Russia-West: How Can We Fix ‘the Most Fateful Error in the Entire Post-Cold War Era’?
Valdai Club Conference Hall, Tsvetnoy boulevard 16/1, Moscow, Russia
List of speakers

On January 19, 2022, the Valdai Club hosted an expert discussion dedicated to consultations between representatives of Russia and the West on security guarantees in Geneva, Brussels and Vienna, titled “A Three-Move Game: Will It Be Possible to Avoid Zugzwang?” The discussion was moderated by Fyodor Lukyanov, Research Director of the Valdai Discussion Club.

Sergei Ryabkov, Deputy Foreign Minister of the Russian Federation, who leads the Russian delegation at the talks on security guarantees, called the European security situation critical and stressed that it was the fault of Washington and NATO that it had become like this. Speaking about the talks with the United States, NATO and the OSCE, he noted that they’d allowed for a better understanding of each other’s approaches and positions, but added that Russia would prefer to negotiate primarily with the Americans, because involving a too-wide range of countries in negotiations seems counterproductive. The diplomat pointed out that the Russian proposals imply the imperative nature of the legally binding guarantees that NATO won’t expand, won’t deploy strike weapons near the borders of Russia, and will return the alliance’s forces to their positioning in 1997. According to him, the other side had declared its fundamental rejection of the first requirement and negatively perceived the third one.

“Practical progress in the areas of interest to us was determined by the American side by strict adherence to the principle of reciprocity, the obligatory participation of US allies and partners in resolving issues affecting their interests, as well as our adoption of measures for the so-called de-escalation,” Ryabkov said. He added that at the same time, the Americans had expressed their readiness to work on the issue of strategic stability on a bilateral basis, including in the area of new agreements to replace the START Treaty. “We are not ready to wait indefinitely, we are not ready to plunge into the usual diplomatic and bureaucratic mess ... We need a direct and understandable answer, and in writing,” Ryabkov summed up. “The ball is now clearly on the side of the United States — it was its assertive course that led to the current situation.”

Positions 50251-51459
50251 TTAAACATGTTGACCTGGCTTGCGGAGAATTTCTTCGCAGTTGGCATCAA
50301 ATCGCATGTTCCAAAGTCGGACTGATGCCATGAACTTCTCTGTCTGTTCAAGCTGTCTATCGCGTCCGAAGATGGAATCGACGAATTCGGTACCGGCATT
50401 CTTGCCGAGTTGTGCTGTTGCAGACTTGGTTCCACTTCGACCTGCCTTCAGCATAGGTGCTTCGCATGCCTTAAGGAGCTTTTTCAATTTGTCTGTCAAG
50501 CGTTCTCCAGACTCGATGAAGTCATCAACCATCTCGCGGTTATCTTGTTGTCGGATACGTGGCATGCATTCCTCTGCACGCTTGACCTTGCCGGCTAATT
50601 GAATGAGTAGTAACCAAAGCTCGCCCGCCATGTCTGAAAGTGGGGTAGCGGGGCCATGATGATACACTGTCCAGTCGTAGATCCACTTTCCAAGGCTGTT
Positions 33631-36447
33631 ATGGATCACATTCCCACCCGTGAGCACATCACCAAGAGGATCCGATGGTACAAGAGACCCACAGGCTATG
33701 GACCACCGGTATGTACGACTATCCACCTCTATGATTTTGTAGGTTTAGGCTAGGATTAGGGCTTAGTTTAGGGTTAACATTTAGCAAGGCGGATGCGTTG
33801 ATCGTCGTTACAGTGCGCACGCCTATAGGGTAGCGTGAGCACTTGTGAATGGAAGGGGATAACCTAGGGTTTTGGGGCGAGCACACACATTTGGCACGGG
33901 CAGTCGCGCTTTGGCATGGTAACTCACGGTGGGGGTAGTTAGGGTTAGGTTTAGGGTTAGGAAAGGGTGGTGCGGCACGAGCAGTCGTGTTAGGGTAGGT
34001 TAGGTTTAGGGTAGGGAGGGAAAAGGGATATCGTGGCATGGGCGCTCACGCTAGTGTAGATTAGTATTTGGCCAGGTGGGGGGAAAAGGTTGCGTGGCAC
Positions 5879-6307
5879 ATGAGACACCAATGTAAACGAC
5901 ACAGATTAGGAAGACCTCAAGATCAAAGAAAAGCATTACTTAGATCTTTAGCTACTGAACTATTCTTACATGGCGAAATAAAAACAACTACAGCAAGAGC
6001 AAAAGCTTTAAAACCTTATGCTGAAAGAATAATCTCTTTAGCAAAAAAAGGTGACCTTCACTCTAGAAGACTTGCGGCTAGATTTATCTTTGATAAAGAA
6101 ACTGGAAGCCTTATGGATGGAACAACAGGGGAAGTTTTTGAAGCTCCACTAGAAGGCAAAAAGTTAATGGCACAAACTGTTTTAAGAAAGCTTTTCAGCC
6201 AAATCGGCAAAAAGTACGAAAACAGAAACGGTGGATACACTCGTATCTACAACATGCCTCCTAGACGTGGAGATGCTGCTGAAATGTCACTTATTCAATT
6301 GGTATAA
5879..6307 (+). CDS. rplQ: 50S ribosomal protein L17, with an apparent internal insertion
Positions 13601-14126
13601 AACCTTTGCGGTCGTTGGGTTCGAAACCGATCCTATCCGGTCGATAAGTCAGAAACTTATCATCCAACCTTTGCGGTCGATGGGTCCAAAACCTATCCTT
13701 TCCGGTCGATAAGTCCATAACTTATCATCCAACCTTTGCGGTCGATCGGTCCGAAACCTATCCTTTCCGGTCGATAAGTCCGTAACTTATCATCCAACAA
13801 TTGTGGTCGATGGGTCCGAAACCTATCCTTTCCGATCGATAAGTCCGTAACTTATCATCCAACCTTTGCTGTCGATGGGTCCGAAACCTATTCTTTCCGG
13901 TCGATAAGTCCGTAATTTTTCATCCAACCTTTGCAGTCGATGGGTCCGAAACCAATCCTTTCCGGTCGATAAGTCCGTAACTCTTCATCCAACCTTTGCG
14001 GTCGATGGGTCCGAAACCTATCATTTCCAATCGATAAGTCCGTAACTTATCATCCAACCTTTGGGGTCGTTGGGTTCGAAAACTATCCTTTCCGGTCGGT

John Mearsheimer, Professor of Political Science at the University of Chicago, explained why, in his opinion, the crisis in relations between Russia and the United States will continue to worsen. He identified what he called Washington’s decision in 2008 to turn Ukraine into a Western stronghold on the border with Russia as the cause of the crisis. According to him, now the Biden administration continues this path. He noted that the United States insists on the sovereign right of Ukraine to join NATO, but would not tolerate a similar situation in its hemisphere. The US does not recognise the right to its own “Monroe Doctrine” for Russia. “The behaviour of the United States reminds me of the famous words of Talleyrand: “They had learned nothing and forgotten nothing,” Mearsheimer said.

He admitted that the United States is unlikely to be able to win this confrontation in the long run, since Ukraine is more important for Moscow than for Washington, but at the same time the Biden administration, most likely, will not compromise with Russia in the near future. This, according to him, is due to Russophobia and the black-and-white worldview of American politicians, the idea of Ukraine’s right to join NATO, which is rooted in Western thinking, the domestic political unacceptability of agreements with Russia for President Biden, and fears that China will follow Russia’s example. In conclusion, the political scientist recalled the words of the famous American diplomat George Kennan, who called NATO expansion “the most fateful error in the entire post-Cold War era”.

Malcolm Rifkind, former UK Secretary of Defence and Foreign Secretary, agreed with Kennan’s statement, but explained NATO expansion as the only way to ensure the security of countries “east of Germany” and their territorial integrity. He supported the current policy of the West, but pointed out that the inclusion of Ukraine in NATO would be a big mistake, because Britain, France, Germany and the United States are unlikely to be ready to fight against Russia because of what is happening in Ukraine. “We do not need to accept new countries if we are not ready to defend their territories in case of attack,” he said. In his opinion, another approach could be productive if Ukraine would independently decide on its neutrality, as Austria did in its time, and Russia, in response, “would refuse to interfere in its internal affairs” and agree with the “reintegration” of Donbass.